- Getting creative around alternatives to money
How can you be creative? Determine their love language. I’m a huge fan of understanding the love languages of key people in your life, as well as your own. To help translate this approach to work, the author of the original book also came out with an approach for the 5 Languages of Appreciation In The Workplace. The key is discovering how employees like to be shown appreciation. This takes some time, but the benefits are great.
Creativity may also mean that you provide challenging assignments to them, exposure to people or ideas, mentorship from you or others, or implement personalized ways to show appreciation.
One of the biggest opportunities that leaders have is during year-end or mid-year conversations. I’ve seen far too many leaders approach these conversations ill-equipped and ill-prepared.Anna Oakes
Practice Makes Progress
Although a leader can get creative, a list of ideas means nothing if you don’t implement them. This can be done at a reasonable pace. The key is to be consistent. This should include weekly reinforcement, and daily whenever possible.
One of the biggest opportunities that leaders have is during year-end or mid-year conversations. Although these are surely not the only times you should be discussing recognition and rewards, they are times where you absolutely should be talking about it together. I’ve seen far too many leaders approach these conversations ill-equipped and ill-prepared.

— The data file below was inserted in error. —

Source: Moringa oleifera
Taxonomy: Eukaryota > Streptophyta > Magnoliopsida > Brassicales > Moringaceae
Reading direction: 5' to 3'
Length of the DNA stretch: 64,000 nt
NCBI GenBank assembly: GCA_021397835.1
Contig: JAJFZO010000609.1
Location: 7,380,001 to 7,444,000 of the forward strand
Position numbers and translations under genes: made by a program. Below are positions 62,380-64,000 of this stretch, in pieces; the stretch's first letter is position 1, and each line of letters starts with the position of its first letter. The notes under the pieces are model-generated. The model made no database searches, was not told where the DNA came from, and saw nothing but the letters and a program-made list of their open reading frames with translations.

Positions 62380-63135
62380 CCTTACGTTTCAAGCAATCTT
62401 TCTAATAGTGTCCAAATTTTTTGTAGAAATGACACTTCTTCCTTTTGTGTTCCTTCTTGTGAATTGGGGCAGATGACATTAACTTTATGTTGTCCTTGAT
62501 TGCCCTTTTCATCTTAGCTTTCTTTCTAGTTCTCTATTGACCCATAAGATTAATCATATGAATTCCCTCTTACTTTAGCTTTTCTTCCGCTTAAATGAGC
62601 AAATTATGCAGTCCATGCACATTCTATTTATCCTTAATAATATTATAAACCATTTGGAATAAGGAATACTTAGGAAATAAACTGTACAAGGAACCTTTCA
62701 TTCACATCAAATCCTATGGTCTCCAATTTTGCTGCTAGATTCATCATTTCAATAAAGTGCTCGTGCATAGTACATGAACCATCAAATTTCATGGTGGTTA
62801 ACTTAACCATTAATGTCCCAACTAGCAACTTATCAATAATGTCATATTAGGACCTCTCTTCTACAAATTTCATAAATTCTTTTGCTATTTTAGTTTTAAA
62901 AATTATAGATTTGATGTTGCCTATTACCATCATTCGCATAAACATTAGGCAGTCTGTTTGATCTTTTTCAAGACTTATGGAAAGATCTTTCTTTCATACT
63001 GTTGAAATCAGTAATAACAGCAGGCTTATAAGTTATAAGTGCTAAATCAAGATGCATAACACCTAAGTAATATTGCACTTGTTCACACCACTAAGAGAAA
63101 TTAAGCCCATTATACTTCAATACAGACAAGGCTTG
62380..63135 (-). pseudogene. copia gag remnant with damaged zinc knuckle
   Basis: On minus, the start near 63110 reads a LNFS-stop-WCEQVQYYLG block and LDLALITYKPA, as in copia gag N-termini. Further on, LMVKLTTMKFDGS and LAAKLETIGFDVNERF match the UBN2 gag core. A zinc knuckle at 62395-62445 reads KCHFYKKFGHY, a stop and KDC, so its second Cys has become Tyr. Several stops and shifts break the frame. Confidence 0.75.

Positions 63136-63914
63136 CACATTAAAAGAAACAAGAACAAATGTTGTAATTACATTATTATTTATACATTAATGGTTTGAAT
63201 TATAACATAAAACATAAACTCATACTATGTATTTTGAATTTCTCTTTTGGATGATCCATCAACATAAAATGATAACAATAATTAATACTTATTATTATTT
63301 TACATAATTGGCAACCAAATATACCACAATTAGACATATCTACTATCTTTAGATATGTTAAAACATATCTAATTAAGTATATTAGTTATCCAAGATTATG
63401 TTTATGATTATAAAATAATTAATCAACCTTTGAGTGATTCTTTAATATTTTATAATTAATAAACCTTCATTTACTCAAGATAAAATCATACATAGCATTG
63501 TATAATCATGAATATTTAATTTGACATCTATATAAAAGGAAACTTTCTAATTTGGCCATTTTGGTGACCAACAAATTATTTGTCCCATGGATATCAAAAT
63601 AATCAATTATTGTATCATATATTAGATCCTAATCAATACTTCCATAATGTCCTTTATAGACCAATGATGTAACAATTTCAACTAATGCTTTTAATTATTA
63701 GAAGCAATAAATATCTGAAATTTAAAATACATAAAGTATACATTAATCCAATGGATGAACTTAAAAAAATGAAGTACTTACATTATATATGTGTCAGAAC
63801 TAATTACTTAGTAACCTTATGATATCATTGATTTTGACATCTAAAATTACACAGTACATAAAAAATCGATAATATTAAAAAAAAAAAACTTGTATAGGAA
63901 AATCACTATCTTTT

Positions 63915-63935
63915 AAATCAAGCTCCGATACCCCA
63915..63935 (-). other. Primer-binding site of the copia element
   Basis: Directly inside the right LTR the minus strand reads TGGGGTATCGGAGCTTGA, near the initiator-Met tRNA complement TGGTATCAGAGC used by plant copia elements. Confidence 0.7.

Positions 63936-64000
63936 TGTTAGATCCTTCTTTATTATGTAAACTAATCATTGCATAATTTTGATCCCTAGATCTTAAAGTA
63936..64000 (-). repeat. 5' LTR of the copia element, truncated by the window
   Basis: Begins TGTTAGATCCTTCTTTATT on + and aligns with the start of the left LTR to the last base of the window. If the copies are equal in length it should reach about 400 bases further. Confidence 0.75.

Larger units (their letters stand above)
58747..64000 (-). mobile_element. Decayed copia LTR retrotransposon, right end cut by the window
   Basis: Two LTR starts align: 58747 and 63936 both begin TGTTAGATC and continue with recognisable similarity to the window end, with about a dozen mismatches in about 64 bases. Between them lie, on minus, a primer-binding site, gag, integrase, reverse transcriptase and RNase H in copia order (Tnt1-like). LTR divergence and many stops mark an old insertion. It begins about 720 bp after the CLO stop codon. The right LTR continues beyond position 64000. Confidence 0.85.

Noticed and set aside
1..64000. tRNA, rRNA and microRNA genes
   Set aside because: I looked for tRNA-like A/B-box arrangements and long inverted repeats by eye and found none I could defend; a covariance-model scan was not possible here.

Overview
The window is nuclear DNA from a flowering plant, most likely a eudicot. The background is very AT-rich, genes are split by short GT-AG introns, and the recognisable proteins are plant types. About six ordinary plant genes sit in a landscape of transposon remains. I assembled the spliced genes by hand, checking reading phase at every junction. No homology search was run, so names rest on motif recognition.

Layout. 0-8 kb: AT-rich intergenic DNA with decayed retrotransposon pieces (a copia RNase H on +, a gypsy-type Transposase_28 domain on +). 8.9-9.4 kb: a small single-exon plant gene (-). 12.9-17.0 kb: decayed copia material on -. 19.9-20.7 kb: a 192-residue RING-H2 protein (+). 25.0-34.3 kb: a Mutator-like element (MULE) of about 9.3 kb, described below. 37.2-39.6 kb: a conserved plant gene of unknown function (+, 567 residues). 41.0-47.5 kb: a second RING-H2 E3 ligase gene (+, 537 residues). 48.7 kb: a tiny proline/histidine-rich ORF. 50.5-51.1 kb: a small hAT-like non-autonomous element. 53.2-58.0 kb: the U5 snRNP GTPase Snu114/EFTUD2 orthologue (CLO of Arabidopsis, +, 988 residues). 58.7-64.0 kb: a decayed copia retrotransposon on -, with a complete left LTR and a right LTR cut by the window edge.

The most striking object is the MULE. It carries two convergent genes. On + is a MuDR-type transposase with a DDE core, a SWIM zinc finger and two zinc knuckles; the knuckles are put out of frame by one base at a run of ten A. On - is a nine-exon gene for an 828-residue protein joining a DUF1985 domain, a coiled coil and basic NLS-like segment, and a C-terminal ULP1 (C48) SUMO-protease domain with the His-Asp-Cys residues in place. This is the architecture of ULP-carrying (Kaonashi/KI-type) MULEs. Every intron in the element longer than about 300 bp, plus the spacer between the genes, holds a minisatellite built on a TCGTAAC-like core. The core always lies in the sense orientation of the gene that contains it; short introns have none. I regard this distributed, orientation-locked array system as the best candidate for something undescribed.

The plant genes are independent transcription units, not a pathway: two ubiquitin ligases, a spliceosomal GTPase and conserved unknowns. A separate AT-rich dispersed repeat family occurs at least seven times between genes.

I suggest leaders prepare by reflecting on the personality and desires of each of their employees, seeking help from HR and other resources to understand the ins and outs of that year’s compensation changes and practice. And practice. And practice.
If you I were to say, “tomorrow you’ll be meeting with the head of your industry and they’ll be deciding whether or not your organization deserves to stay in business,” you’d practice the hell out of your speech in order to keep your business.
These money conversations aren’t going to cause you to lose your company in the moment. But, they may over time. The more the talk around money is dismissed as routine, standard, or even “this is just the way it has to be,” the more your high performers will leave.
Assess, Commit and Practice
If you do your inner work to assess and improve your relationship with money, commit to rewarding your team creatively and practice these key conversations, you will not only improve your employees’ performance, but your own. You’ll be a better leader. Your confidence will grow. Your outcomes and deliverables will improve.
“Wherever you are, honor and celebrate it. My favorite thing about money is you can shift it. Everyday you wake up you can commit to having a more positive relationship with money.”Selina Gray
Wishing you peace and progress on this sticky, complicated relationship with money. It’s not going anywhere, so you may as well make it better for you and your team!
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14:00 Nailing conversations around bonuses and increases at year end (or not)